As I was working on the '51 front end, a little mission creep started to happen. The next thing I know, the radiator casting was removed from the engine which left the water inlet and outlet pipes exposed. So off they came to be cleaned up and painted. And all I wanted to do was paint the front wheels and mount new tires... Anyway, I pulled the water oulet elbow off the head, sand blasted the casting inside and out and noticed lots of pits in the neck. Here is a picture of the water outlet elbow when it was removed from the tractor:
As I looked at the corrosion, it became clear that band clamps on the rubber hose were not going to be enough to stop coolant leakage on top of the engine. I know the Cub is water cooled, but I doubt that IH meant for the coolant to dribble onto the head. This is how I rehabilitated the water outlet elbow. The same techniques could be applied to other fittings as well.
- Getting To Competent Metal
The first step was to get to competent metal around the neck area. The pits I saw could have been caused by rust or they might have started as molding sand cavities which became rusted. After wire brushing the neck area, the metal looked smooth but these funny looking black spots did not seem to get shiny like I would have expected from brushing. Using a pocket knife, I dug around in a few of the pits and non-metallic flakes fell out. They were almost like the flux glaze left over after brazing. Once I dug out all these inclusions, I wire brushed the surface.
- Crater Filling Materials
Once I had good metal, the decision was how to fill the craters or pits left by the corrosion and sand inclusions. There are several options depending on the depth and severity of the damage. For very severe craters or holes, I fill as much as possible with brass brazing rod. This solution fills the spaces with metal which has expansion and contraction closer to the parent metal than other filler materials. If the damage is less severe, I use JB Weld and/or a 2-part body putty. Either of these will work and what you use will depend on what feels most comfortable for you.
- Filling the Craters
To fill the craters with brazing rod, heat the piece with an oxygen/acetylene torch, dip the flux coated rod into the fire and fill the pits. To use one of the plastic fillers, like JB Weld or body putty, you need a fence to keep the material in place while it cures. I use a strip of paper, a little wider than the area to be built up. The technique works like this.
- Clean the metal surface throughly with Acetone or Alcohol
- Mix enough filler to completely cover the entire surface to be repaired. If the pits are in just one area, cover the whole thing anyway.
- Apply the filler to the surface with a piece of plastic, old credit card, putty knife, or whatever has a straight edge.
- Take the fence material, paper or manila folder or... and tightly wrap it around the filler material.
- Use a piece of tape to secure the end of the fence to itself. This is a good use for cheap electrical tape. It is stretchy and will stick long enough for the filler to cure.
- Check that the fence is tight and round when viewed from the end.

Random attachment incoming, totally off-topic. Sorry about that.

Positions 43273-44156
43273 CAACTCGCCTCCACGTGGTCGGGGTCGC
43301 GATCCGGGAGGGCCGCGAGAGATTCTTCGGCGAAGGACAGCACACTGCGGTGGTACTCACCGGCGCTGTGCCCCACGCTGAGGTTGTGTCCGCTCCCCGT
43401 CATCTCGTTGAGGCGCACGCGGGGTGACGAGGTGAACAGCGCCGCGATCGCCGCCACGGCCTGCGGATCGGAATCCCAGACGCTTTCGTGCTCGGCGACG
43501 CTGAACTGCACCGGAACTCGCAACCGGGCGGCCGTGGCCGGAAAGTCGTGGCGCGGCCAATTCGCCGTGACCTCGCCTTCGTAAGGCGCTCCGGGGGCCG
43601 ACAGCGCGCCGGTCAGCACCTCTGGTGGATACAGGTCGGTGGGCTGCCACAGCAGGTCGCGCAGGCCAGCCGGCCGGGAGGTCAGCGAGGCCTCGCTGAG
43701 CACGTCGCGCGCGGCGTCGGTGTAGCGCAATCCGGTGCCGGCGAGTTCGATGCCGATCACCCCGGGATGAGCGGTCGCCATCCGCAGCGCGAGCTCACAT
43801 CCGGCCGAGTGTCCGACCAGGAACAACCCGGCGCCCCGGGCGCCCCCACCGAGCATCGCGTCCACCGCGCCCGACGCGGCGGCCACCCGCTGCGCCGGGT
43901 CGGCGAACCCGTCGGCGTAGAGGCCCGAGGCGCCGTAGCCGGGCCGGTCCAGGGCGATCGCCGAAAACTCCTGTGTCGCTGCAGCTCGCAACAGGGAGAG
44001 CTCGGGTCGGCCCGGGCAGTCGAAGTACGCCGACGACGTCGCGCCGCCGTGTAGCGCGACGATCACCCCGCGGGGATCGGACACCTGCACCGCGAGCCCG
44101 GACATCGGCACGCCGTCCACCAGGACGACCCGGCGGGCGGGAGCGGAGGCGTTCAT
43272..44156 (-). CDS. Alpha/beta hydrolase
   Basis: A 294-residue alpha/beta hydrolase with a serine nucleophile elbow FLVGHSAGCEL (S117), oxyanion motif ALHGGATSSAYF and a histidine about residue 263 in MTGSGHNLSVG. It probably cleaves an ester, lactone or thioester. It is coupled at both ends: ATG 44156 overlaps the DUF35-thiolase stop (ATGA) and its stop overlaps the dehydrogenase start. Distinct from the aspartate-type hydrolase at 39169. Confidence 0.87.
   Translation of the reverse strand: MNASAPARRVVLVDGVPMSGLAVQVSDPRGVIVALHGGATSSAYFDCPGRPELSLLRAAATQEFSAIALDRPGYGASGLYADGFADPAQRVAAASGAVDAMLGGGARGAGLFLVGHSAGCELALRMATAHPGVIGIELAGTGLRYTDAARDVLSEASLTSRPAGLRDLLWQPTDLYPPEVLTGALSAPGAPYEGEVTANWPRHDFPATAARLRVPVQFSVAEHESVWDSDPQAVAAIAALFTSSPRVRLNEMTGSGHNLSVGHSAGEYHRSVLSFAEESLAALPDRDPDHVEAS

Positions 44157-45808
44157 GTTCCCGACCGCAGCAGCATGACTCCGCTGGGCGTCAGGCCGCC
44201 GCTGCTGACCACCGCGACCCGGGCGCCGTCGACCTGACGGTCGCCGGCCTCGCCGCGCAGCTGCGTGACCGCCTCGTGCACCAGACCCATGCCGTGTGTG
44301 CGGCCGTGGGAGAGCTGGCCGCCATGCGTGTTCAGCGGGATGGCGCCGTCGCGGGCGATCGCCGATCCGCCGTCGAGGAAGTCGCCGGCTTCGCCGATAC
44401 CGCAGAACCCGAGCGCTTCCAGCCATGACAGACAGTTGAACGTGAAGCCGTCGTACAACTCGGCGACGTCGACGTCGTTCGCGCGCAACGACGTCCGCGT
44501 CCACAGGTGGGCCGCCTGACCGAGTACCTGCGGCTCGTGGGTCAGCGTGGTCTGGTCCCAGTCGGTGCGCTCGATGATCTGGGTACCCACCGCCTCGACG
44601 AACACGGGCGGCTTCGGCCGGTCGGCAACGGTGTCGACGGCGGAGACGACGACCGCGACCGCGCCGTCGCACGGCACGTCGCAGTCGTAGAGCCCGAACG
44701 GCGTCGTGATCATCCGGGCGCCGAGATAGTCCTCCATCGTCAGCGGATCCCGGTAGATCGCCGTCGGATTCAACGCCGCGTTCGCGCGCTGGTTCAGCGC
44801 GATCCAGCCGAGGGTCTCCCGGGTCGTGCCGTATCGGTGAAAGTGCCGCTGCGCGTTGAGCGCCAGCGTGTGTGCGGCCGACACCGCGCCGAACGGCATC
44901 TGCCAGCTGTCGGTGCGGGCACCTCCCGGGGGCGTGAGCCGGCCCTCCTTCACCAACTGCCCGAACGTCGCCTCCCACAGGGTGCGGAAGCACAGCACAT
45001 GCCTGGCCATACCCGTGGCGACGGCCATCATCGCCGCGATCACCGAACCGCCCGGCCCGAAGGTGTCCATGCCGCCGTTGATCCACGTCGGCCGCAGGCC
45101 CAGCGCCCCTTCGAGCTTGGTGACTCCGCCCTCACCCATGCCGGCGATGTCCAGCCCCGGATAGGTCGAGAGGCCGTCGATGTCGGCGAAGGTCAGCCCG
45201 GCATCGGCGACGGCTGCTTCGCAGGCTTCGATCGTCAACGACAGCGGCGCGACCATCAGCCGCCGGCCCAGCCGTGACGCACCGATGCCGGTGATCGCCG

- Let the filler set up. Depending on what you use, it can take 20 minutes to several hours. So walk away and do something else. Avoid the temptation to peek.
You should now see the elbow with a relatively smooth surface that was cratered. To finish the job, take a piece of sandpaper, 100 or 120, and sand the surface with a twisting motion like twisting a motorcycle throttle. If you feel the need for more smoothing, either put another layer of surfacing material on using another fence, or fill the existing surface with Automotive Glazing Putty.
This is what the elbow looked like after the JB Weld was sanded and Glazing Putty was applied and sanded:
- Fence Material Considerations
To work well as a fence material, we need something which is stiff enough keep the filler in place until it cures. But it has to be flexible enough to wrap around the end of the elbow. We also need to be able to remove the fence after it has done its job. A piece of stainless steel shim stock would certainly satisfy the stiff yet flexible requirements, but removing it may be tough. A strip cut from a manila folder is sufficiently stiff and flexible. A good piece of typing paper also fits the description. When the fence is rolled around the mouth of the pipe it needs to form a cylinder so the filler can fill the low spots and be squeezed out of the high spots. Typically the mouth will be somewhat oval in appearance before the filler is applied and should be cylindrical after the fence is removed. When preparing the fence be aware that stiff but flexible materials usually will not conform to the lip where the fence begins. The following illustration shows what will happen and how to avoid the bump.
In the top image, the fence laps over itself creating a void shown in red. This void will contain filler material and unless it is cut down, you will have created a natural path for water to escape. By putting a scarf joint in the fence material, the overlap is non-existent. The easiest way to make a scarf joint is to sand the edge of the fence stock so the overlap lies flat.
- Finishing Up
Here is the elbow painted and ready to go back on the tractor. Notice how round and smooth the mouth is. (And the body color is fabulous!) The white paint on the inside of the elbow is actually Tub and Tile Repair Paint. It is sold to repair chips in porcelain/cast iron tubs and such. It is pretty useless for the intended function since it goes on too thin and the color match is poor. However, it is a two-part epoxy and can be re-coated several times. When this epoxy cures, it retains some flexibility making it ideal as a lining for the inlet and outlet pipes on the Cub. Look for it in old time hardware stores or the clearance sections of Big Box Stores.
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